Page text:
(Bloomberg News) Eight months ago Bill Gross, manager of the world's biggest bond fund, said Treasuries "may need to be exorcised" and cleaned them out of his $245 billion Total Return Fund. The company then used derivatives to bet against the debt in March.
Now the Pacific Investment Management Co. fund has 16 percent of its assets in U.S. government securities as the debt posted the highest quarterly returns in almost three years.
"We've rebalanced," Mohamed A. El-Erian, chief executive officer and co-chief investment officer at Newport Beach, California-based Pimco said in a Sept. 27 radio interview on Bloomberg Surveillance with Tom Keene in New York. "The U.S. benefits the most from a flight to quality."
With the economy growing slower than forecast, the biggest bond rally in three years has repudiated Standard & Poor's Aug. 5 downgrade of the U.S. AAA credit rating and driven yields to record lows, prompting bears to play catch up in a bid to match indexes portfolio managers use to measure performance. Economists have cut their estimates for the 10-year yield in March 2012 to 2.56 percent, from a projection of 3.75 percent in July, the biggest cut since January 2009.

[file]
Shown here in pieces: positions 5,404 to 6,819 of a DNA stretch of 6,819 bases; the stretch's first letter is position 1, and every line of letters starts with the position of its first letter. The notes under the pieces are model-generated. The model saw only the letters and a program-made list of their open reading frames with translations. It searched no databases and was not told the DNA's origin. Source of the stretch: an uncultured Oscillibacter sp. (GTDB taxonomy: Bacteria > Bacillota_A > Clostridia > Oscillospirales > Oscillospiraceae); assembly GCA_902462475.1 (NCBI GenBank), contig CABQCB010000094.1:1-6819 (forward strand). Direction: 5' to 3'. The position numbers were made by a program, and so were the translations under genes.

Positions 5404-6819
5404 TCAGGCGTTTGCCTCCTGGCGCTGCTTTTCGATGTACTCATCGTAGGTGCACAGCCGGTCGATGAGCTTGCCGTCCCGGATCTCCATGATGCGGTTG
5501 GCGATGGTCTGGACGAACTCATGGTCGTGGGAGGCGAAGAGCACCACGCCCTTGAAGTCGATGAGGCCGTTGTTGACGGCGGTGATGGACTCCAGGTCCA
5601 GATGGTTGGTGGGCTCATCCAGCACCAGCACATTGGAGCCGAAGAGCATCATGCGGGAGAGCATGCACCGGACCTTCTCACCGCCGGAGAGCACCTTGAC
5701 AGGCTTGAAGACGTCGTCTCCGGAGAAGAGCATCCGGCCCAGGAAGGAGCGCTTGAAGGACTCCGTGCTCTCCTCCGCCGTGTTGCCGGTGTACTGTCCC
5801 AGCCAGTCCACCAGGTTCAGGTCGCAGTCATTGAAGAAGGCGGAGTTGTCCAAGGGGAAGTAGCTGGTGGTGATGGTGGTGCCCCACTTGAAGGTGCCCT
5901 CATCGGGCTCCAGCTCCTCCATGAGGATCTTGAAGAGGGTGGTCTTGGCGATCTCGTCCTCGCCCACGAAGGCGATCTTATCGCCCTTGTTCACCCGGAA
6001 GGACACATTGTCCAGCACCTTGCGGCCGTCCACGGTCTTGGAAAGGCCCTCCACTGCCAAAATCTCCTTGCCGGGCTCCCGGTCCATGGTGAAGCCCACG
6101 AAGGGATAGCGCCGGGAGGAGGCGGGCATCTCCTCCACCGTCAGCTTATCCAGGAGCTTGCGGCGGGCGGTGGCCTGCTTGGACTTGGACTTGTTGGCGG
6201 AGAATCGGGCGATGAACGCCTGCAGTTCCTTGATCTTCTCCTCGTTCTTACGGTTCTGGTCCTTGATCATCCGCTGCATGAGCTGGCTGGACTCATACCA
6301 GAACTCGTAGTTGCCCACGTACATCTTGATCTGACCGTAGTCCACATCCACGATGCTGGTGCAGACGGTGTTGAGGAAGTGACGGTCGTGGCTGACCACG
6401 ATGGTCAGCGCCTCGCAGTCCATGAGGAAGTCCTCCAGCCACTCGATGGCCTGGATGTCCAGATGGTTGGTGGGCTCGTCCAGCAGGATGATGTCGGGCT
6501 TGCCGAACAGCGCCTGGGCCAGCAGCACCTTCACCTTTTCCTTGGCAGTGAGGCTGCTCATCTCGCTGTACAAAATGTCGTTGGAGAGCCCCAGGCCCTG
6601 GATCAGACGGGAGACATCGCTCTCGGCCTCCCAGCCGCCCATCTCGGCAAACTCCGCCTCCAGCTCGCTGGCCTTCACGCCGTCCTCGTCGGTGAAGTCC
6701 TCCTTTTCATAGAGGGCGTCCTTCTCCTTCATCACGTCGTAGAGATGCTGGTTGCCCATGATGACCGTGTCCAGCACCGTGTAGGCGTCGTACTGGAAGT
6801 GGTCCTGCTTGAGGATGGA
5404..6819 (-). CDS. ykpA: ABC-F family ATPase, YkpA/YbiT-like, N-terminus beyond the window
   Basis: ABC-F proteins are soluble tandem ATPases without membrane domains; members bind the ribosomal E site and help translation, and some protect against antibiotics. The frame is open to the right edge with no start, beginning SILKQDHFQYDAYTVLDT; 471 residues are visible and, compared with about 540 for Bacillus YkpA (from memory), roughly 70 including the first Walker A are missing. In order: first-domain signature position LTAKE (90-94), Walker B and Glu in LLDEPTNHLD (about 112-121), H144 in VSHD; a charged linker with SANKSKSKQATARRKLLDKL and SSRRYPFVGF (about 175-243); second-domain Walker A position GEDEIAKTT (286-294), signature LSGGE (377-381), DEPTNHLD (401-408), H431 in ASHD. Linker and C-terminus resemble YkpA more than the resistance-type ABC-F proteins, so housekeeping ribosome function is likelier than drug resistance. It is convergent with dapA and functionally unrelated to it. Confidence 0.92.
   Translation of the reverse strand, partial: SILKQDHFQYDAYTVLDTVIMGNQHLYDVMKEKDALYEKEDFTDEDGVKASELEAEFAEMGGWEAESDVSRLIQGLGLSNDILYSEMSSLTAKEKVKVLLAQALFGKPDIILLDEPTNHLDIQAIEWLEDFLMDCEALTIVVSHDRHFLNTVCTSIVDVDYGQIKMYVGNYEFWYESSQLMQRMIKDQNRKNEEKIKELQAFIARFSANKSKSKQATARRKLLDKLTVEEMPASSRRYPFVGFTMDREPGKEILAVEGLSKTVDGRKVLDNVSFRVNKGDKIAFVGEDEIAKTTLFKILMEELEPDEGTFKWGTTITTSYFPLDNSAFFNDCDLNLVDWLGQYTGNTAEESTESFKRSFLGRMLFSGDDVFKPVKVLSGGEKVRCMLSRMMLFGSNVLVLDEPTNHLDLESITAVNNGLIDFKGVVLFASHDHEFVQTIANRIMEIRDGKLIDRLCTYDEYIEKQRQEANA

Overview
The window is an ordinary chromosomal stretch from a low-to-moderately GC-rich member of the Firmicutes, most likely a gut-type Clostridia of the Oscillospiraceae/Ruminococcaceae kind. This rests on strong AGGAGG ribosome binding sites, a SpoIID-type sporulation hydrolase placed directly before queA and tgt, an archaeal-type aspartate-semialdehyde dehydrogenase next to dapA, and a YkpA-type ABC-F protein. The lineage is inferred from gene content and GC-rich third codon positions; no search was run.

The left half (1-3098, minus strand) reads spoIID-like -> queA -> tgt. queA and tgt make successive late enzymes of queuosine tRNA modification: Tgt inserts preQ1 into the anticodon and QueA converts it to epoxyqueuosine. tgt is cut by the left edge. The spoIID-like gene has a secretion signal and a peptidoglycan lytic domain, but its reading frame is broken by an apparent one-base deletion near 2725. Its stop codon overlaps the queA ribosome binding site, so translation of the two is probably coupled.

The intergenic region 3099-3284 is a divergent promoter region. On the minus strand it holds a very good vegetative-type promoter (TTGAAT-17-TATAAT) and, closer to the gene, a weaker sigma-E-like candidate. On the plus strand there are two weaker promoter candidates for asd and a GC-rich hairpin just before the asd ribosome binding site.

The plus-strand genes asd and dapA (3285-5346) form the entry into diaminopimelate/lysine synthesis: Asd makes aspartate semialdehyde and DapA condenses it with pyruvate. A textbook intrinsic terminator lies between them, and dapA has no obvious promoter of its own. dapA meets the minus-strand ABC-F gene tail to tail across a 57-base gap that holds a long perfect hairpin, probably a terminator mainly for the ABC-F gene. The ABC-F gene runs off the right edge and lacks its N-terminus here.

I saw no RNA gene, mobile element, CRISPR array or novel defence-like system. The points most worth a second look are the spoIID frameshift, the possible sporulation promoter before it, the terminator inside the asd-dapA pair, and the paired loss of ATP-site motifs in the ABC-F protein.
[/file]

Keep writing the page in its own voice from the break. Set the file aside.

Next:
A Deutsche Bank AG measure of asset allocation among the 20 largest non-indexed funds indicates that since early August they have pulled close to even with the benchmark Barclays U.S. Aggregated index weighting of 34 percent in Treasuries.
The funds Deutsche Bank tracks started "throwing in the towel" when 10-year yields fell to about 2.25 percent, Dominic Konstam, head of interest-rate strategy at the bank in New York, one of the 20 primary dealers that trade with the Federal Reserve, said in a Sept. 26 telephone interview.
Additional demand for Treasuries from fund managers may push the 10-year note yield to 1.25 percent, Konstam said.
As the likelihood grew that lawmakers in euro-member countries would approve an expansion of the European Financial Stability Facility, Treasury 10-year yields rose eight basis points, or 0.08 percentage point, last week as the price of the benchmark 2.125 percent security due August 2021 fell 24/32, or $7.50 per $1,000 face amount, to 101 27/32.
The two-year yield rose two basis points to 0.24 percent for the first consecutive weekly increase since April, even as investors bid $3.76 for each dollar of debt sold at a $35 billion action of the securities Sept. 27, the most in a year. Bids at the five- and seven-year note offerings the next two days were the most since May.
Below the Benchmark
Treasury 10-year yields declined five basis points to 1.86 percent as of 9:45 a.m. in New York. Two-year rates were little changed at 0.24 percent.